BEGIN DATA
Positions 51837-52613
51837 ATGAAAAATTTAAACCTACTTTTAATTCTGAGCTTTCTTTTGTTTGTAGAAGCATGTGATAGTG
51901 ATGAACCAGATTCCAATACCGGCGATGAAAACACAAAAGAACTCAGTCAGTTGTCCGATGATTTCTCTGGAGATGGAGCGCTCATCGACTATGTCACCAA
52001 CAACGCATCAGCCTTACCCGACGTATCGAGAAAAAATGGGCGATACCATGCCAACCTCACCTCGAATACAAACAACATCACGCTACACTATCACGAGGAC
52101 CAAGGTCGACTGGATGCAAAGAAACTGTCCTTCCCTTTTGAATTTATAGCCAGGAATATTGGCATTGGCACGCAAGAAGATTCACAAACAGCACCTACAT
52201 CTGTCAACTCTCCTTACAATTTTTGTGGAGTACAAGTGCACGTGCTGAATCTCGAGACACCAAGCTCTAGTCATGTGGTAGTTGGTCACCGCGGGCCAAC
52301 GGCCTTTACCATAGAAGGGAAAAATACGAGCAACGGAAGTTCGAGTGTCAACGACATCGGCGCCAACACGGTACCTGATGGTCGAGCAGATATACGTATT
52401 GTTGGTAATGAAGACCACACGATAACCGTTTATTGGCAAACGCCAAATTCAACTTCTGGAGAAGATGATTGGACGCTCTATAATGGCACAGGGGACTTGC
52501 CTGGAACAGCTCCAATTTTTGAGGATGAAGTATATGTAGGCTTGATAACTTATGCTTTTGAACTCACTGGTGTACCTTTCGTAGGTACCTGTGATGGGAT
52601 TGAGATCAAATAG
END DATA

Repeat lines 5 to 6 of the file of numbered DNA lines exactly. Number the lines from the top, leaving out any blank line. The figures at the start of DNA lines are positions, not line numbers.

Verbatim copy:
52101 CAAGGTCGACTGGATGCAAAGAAACTGTCCTTCCCTTTTGAATTTATAGCCAGGAATATTGGCATTGGCACGCAAGAAGATTCACAAACAGCACCTACAT
52201 CTGTCAACTCTCCTTACAATTTTTGTGGAGTACAAGTGCACGTGCTGAATCTCGAGACACCAAGCTCTAGTCATGTGGTAGTTGGTCACCGCGGGCCAAC